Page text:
There is a well-known seesaw pattern of precipitation between the tropical western North Pacific (WNP) and the Yangtze River basin (YRB) during summer. This study identified that this out-of-phase relationship experiences a subseasonal change; that is, the relationship is strong during early summer but much weaker during mid-summer. We investigated the large-scale circulation anomalies responsible for the YRB rainfall anomalies on the subseasonal timescale. It was found that the YRB rainfall is mainly affected by the tropical circulation anomalies during early summer, i.e., the anticyclonic or cyclonic anomaly over the subtropical WNP associated with the precipitation anomalies over the tropical WNP. During mid-summer, the YRB rainfall is mainly affected by the extratropical circulation anomalies in both the lower and upper troposphere. In the lower troposphere, the northeasterly anomaly north of the YRB favors heavier rainfall over the YRB by intensifying the meridional gradient of the equivalent potential temperature over the YRB. In the upper troposphere, the meridional displacement of the Asian westerly jet and the zonally oriented teleconnection pattern along the jet also affect the YRB rainfall. The subseasonal change in the WNP-YRB precipitation relationship illustrated by this study has important implications for the subseasonal-to-seasonal forecasting of the YRB rainfall.

    Figures and Tables | References | Related Articles | Metrics
    A High-Resolution Modeling Study of the 19 June 2002 Convective Initiation Case during IHOP_2002: Localized Forcing by Horizontal Convective Rolls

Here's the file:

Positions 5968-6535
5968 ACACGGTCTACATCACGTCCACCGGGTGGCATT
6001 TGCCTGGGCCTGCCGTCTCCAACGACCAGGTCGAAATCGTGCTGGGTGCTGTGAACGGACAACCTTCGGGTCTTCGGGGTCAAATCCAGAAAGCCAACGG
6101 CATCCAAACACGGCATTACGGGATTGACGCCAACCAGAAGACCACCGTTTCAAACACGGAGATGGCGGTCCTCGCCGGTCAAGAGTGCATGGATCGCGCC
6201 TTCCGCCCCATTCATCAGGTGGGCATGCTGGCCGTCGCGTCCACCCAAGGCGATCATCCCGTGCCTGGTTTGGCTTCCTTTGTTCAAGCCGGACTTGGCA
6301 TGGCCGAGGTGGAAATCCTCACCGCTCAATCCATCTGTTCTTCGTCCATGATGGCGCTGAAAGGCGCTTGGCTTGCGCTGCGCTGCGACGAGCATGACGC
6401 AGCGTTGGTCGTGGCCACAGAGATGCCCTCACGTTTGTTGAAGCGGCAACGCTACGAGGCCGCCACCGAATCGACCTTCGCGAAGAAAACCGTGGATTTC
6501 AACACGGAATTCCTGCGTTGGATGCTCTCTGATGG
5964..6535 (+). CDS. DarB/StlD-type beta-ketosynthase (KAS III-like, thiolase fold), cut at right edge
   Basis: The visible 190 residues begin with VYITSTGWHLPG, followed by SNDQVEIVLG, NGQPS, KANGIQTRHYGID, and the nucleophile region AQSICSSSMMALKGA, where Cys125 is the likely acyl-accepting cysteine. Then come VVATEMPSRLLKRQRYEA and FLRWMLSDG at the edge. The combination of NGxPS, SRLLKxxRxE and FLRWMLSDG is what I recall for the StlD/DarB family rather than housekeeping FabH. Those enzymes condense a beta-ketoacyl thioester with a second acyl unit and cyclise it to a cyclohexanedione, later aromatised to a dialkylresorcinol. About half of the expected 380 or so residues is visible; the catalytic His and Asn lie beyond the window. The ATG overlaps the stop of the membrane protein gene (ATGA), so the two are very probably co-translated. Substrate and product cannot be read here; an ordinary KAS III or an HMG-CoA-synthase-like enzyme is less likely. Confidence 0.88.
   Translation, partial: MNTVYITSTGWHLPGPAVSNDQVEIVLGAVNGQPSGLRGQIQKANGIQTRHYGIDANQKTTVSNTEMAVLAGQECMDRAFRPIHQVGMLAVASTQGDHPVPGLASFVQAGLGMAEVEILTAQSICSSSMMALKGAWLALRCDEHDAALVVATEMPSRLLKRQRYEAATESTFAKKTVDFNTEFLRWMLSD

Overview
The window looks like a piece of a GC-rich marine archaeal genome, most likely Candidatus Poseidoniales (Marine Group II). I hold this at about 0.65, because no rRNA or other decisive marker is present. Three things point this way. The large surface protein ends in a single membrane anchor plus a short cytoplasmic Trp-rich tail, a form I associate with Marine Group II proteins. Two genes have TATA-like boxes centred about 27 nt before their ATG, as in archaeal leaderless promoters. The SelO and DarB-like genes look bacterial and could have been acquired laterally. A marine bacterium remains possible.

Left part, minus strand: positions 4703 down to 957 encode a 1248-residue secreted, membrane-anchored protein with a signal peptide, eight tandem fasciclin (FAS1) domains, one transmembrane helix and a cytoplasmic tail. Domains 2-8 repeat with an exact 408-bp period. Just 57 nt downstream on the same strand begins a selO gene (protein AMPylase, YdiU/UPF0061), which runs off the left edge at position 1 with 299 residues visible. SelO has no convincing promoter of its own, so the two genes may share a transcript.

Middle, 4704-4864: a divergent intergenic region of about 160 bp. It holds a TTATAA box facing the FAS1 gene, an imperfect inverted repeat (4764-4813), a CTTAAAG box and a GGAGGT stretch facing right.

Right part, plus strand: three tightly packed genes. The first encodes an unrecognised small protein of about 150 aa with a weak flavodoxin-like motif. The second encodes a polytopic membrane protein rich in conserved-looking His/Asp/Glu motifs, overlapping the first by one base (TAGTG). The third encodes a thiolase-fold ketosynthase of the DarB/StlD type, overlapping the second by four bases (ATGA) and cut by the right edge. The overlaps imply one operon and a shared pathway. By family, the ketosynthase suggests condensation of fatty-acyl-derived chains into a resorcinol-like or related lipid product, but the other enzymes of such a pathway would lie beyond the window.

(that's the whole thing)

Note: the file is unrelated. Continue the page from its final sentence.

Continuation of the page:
Qi-Wei WANG, Ming XUE
    2018 , 35 (10): 1243 -12543.   DOI: 10.1007/s00376-018-7218-3
    Abstract ( 73 )   HTML PDF (10043 KB) ( 44 )

    The initiation processes of one of the initial convective cells near and on the east side of a dryline on 19 June 2002 during the IHOP_2002 field experiment in the central United States is analyzed in detail based on a high-resolution numerical simulation. Prominent horizontal convective rolls and associated near-surface moisture convergence bands [called roll convergence bands (RCBs) here] develop within the convective boundary layer (CBL) due to surface heating, in the hours leading to convective initiation (CI). The RCBs east of the dryline are advected toward the primary dryline convergence boundary (PDCB) by the southerly moist flow as the CBL deepens with time. Backward trajectories of air parcels forming the initial precipitating updraft of the convective cell are found to primarily originate at about 1-1.5 km above ground, within the upper portion of the shallower CBL earlier on. The representative air parcel is found to follow and stay on top of a surface RCB as the RCB moves toward the PDCB, but the RCB forcing alone is not enough to initiate convection. As this RCB gets close to the PDCB, it moves into a zone of mesoscale convergence and a deeper CBL that exhibits an upward moisture bulge associated with the PDCB. The combined upward forcing of the RCB and the mesoscale PDCB convergence quickly lifts the representative air parcel above its level of free convection to initiate convection. A conceptual model summarizing the CI processes is proposed.